Fort Lauderdale’s Jim Naugle helped turn the city into the “Yachting Capital of the World”
In his final State of the City address, Fort Lauderdale mayor Jim Naugle told commissioners that city government should remain friendly to boating because it is a big part of South Florida living — so big that it is the region’s largest economic engine, generating $13 billion a year.
A majority of Fort Lauderdale’s five-member city commission are serving for the first time in 2009 and Naugle — delivering his address March 4 at the Lauderdale Marine Center, a 50-acre boatyard and marina — gave the newcomers a heads-up about the importance of an industry that generates 130,000 jobs in South Florida.
“One of your challenges is to maintain and preserve the marine industry,” Naugle told the audience. “It really is our identity.” A Fort Lauderdale native who grew up just a block from New River, Naugle says the city grew up around the river, too.
The Tequesta Indians inhabited its banks for more than 1,000 years. Settlers moved in around the late 18th and early 19th century. The city’s development began in earnest in the 1890s when the Florida East Coast Railway came through.
Today, megayachts share the river with outboards, kayaks and cruising sailboats. The city calls itself the “Venice of America” or “Yachting Capital of the World,” citing its 50,000-plus boats — many of them foreign-flagged — and 165 miles of canals, river and Intracoastal Waterway in and around the city.
Naugle, a six-term Democratic mayor who left office March 17 because of term limits, received his first government appointment 24 years ago — to Fort Lauderdale’s Marine Advisory Board. Since then, Naugle has been a marine advocate on city boards, as a two-term commissioner and while serving as the city’s longest-sitting mayor.
Naugle is an angler. He likes to go out with his wife, Broward judge Carol-Lisa Phillips, and their daughter, Rachel, on Time Out, their “old” 1977 36-foot Hatteras sportfisherman.
Naugle advised his colleagues to support measures that would promote boating and help the marine industry post-recession, including strengthening waterfront zoning that encourages marine usage, maintaining dredging, and ensuring the Bahia Mar Yachting Center can continue to host the Fort Lauderdale International Boat Show for years to come.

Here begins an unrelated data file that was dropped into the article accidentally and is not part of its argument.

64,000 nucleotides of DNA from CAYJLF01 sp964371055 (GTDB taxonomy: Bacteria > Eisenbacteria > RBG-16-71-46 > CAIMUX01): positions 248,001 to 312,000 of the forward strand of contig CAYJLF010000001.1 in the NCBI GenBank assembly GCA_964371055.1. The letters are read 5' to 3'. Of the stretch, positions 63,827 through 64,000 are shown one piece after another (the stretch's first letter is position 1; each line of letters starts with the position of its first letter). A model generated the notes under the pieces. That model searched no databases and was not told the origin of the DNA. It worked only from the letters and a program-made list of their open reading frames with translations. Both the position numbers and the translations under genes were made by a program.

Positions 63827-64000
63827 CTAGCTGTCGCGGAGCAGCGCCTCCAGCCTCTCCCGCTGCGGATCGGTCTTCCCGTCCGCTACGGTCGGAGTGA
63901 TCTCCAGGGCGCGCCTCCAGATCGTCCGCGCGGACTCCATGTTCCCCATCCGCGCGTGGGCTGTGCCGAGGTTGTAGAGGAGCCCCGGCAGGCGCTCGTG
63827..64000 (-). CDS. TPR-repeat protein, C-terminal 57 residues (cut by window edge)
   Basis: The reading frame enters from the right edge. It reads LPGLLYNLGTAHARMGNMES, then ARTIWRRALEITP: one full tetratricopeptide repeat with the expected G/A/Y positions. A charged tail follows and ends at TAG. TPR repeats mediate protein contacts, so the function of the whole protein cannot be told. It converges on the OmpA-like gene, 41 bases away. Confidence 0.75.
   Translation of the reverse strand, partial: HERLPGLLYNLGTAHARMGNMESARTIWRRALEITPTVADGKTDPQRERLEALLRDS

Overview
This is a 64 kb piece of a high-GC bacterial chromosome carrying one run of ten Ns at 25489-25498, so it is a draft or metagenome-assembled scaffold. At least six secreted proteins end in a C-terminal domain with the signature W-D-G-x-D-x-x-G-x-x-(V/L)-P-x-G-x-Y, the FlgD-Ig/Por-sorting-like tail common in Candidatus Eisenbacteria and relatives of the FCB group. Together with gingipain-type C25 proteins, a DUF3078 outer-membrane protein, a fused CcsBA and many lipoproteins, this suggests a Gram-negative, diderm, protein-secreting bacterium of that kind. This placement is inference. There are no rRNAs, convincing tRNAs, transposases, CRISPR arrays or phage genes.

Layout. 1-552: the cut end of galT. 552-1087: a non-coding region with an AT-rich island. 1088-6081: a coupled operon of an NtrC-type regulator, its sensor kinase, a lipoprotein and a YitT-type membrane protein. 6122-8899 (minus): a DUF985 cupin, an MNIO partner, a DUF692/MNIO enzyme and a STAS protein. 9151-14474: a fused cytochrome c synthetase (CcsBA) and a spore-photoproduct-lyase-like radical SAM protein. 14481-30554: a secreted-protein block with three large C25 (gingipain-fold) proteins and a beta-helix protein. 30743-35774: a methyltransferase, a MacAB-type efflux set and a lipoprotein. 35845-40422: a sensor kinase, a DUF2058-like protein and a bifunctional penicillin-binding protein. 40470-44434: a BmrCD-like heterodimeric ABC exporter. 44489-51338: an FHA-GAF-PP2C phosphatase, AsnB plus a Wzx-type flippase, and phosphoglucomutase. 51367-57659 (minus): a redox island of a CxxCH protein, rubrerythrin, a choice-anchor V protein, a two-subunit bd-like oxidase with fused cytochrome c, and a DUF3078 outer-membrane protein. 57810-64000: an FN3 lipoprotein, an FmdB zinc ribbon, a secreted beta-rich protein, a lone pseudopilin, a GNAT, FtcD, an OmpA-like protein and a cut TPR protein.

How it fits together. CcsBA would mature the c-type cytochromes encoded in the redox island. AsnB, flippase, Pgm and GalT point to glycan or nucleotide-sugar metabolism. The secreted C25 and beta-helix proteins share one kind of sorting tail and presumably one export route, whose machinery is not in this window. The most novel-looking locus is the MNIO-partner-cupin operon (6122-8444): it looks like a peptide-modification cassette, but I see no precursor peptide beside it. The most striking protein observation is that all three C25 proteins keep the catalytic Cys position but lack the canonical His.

Naugle sat on the podium with Bob Cox, a co-founder of the Fort Lauderdale boat show, founder of the Lauderdale Marina, and Fort Lauderdale mayor from 1986-1991. Another alumnus of the city’s Marine Advisory Board, Cox also was notable for advocating for the marina industry and was a founding member of the Marine Industries Association of South Florida.
Naugle picked up where Cox left off in shifting the city’s focus from promoting mainly tourism to also promoting boating. Delivering his address at a boatyard and marina that boasts 3,300 feet of parallel dockage, 125 floating slips, 29 megayacht docks, 19 covered work sheds, and dozens of industry tenants and outside contractors who work on boats there, Naugle said, “This facility is very important to our city. It represents how important this industry is to us.”
While acknowledging the tough times, he reminded listeners that Fort Lauderdale had been through worse. In the 1920s, eager developers dug up acres of mangrove swamp to create Fort Lauderdale’s Las Olas Isles — a complex of islands laced with manmade canals that today is a neighborhood of expensive homes and yachts. Shortly after this excavation, a flurry of devastating punches — the hurricane of 1926, a real estate bust and the Great Depression — set the city back on its heels.
“What we’re experiencing now is very minor compared to what the city went through in the ’20s,” he says.
Ever the optimist, after leaving city government Naugle plans to go back to running his real estate business, Jim Naugle & Company.
Former Democratic state Rep. Jack Seiler is the new mayor of Fort Lauderdale.
This article originally appeared in the Florida & the South Home Waters Section of the May 2009 issue.